Author + information
- Received May 28, 2015
- Revision received June 25, 2015
- Accepted July 2, 2015
- Published online December 21, 2015.
- Richard Cheng, MD∗,
- Reza Arsanjani, MD∗,
- Emily Tat, BA∗,
- Justin Cox, MD∗,
- Abhimanyu Uberoi, MD, MS∗,
- Rebecca Aron, MD† and
- Saibal Kar, MD∗∗ ()
- ∗Division of Cardiology, Cedars-Sinai Heart Institute, Los Angeles, California
- †Department of Anesthesiology, Cedars-Sinai Medical Center, Los Angeles, California
- ↵∗Reprint requests and correspondence:
Dr. Saibal Kar, Division of Cardiology, Cedars-Sinai Heart Institute, 8631 West Third Street, Suite 415E, Los Angeles, California 90048.
A 58-year-old male patient presented with an inferior ST-segment elevation myocardial infarction complicated by a ventricular septal defect (VSD). The VSD was surgically repaired, but basal extension of necrotic tissue obligated a second repair 2 weeks later. Subsequently, he again presented in cardiogenic shock and was found to have a significant residual VSD; he was referred to our institution for cardiac transplantation.
Transthoracic echocardiogram showed further basal extension of the VSD (Figure 1A) with left ventricular (LV) to right ventricular shunting. However, transesophageal echocardiogram instead revealed LV to right atrial (RA) shunting through an 11-mm Gerbode defect with direct extension through the atrioventricular portion of the septum, which was thought to be from further basal extension of infarct necrosis (Figure 1B). Percutaneous closure was planned, as a third sternotomy could preclude future transplantation listing.
Shunt run demonstrated elevated RA pressures, with a-wave 24 mm Hg and v-wave 28 mm Hg. Shunt size was estimated at 4.57 l/min (Qp/Qs 1.72). With a retrograde transfemoral approach and directed by an internal mammary catheter, a coated guidewire was advanced through the defect into the RA, where it was snared and externalized through the internal jugular vein (Figure 1C). A delivery sheath was advanced over the guidewire from the neck into the LV and ascending aorta (Figure 1D), and a 14-mm Amplatzer atrial septal occluder (St. Jude Medical, St. Paul, Minnesota) was successfully deployed with minimal residual shunting (Figures 1E to 1G) and an immediate 4-mm Hg improvement in mean RA and right ventricular pressures. Shunt size was reduced to 2.18 l/min (Qp/Qs 1.37) with residual shunting through the device itself, which was expected to improve with endothelialization. Tricuspid valve leaflets were free from impingement after device deployment as assessed by transesophageal echocardiogram with no significant regurgitation. The patient was successfully discharged and was stable at 2-month follow-up.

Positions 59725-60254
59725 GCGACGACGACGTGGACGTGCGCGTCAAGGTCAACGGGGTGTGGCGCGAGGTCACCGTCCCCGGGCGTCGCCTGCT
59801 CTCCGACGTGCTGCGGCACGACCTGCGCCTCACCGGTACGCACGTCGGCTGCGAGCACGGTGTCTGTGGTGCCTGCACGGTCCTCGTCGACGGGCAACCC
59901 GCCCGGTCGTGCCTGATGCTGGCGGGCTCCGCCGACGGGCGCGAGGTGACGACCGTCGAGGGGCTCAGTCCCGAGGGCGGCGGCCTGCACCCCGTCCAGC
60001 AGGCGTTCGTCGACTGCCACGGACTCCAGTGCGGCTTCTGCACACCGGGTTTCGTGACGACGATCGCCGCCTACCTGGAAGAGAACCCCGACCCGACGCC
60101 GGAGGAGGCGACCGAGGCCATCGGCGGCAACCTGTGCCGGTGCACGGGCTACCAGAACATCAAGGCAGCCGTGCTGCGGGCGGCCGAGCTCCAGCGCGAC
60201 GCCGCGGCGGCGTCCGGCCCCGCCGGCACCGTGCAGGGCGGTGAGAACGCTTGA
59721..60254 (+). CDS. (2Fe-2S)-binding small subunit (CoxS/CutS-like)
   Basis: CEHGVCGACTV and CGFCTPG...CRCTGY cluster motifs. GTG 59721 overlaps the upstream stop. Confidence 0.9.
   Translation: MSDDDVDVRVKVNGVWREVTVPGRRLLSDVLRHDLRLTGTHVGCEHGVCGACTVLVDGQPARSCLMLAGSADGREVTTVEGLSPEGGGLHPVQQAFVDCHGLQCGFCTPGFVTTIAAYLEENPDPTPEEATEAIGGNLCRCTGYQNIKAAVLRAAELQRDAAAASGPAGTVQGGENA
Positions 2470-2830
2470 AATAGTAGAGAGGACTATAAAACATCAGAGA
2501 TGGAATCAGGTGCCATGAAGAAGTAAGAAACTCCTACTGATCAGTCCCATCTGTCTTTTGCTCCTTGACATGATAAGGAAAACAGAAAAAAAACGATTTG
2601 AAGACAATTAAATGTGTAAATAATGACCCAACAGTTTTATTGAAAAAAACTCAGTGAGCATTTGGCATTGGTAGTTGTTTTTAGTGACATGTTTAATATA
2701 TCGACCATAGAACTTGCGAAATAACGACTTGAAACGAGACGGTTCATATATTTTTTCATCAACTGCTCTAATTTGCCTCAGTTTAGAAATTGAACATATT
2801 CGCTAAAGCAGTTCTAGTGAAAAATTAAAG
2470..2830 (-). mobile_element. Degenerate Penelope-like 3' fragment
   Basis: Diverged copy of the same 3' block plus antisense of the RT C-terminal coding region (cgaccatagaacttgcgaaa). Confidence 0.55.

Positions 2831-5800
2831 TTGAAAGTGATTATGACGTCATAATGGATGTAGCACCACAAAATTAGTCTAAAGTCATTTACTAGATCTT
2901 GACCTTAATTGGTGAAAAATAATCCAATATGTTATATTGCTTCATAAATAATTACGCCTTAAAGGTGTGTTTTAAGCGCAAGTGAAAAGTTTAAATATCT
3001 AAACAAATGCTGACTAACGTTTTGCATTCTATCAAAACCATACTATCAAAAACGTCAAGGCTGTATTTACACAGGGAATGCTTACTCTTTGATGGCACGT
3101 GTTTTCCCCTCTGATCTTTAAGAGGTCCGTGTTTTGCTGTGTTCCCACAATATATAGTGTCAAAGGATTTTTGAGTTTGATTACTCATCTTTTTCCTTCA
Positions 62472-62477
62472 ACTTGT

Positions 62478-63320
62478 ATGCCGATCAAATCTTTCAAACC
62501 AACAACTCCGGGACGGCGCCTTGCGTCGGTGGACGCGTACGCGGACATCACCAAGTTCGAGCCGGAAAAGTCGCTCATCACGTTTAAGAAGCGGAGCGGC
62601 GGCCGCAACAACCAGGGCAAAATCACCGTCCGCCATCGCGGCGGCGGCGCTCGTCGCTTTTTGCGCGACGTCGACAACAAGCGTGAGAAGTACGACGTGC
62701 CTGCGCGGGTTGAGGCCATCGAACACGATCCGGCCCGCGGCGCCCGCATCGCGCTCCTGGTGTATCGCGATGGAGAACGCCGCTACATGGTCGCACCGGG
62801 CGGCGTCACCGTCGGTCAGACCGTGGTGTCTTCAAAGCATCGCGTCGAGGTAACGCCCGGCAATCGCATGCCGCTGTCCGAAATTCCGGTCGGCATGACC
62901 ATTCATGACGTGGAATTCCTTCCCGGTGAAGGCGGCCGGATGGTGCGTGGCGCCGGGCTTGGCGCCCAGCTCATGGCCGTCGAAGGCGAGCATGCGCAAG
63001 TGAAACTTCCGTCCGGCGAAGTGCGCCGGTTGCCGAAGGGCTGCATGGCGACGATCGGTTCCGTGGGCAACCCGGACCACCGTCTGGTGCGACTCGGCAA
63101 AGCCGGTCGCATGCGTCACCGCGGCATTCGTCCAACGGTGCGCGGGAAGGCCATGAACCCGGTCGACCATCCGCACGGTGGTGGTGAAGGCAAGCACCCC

Acquired Gerbode defects are rare, and percutaneous closure has only previously been described in 3 cases of surgically acquired defects (1–3) but not after myocardial infarction. In this case, successful percutaneous closure allowed for immediate hemodynamic and clinical stabilization and the avoidance of a third sternotomy, which may have excluded the option of cardiac transplantation in the future.
Dr. Kar has received grant support and/or proctor/consulting fees from Abbott Vascular, Boston Scientific, and St. Jude Medical. All other authors have reported that they have no relationships relevant to the contents of this paper to disclose.
- Received May 28, 2015.
- Revision received June 25, 2015.
- Accepted July 2, 2015.
- American College of Cardiology Foundation
- Fanari Z.,
- Barekatain A.,
- Abraham N.,
- Hopkins J.T.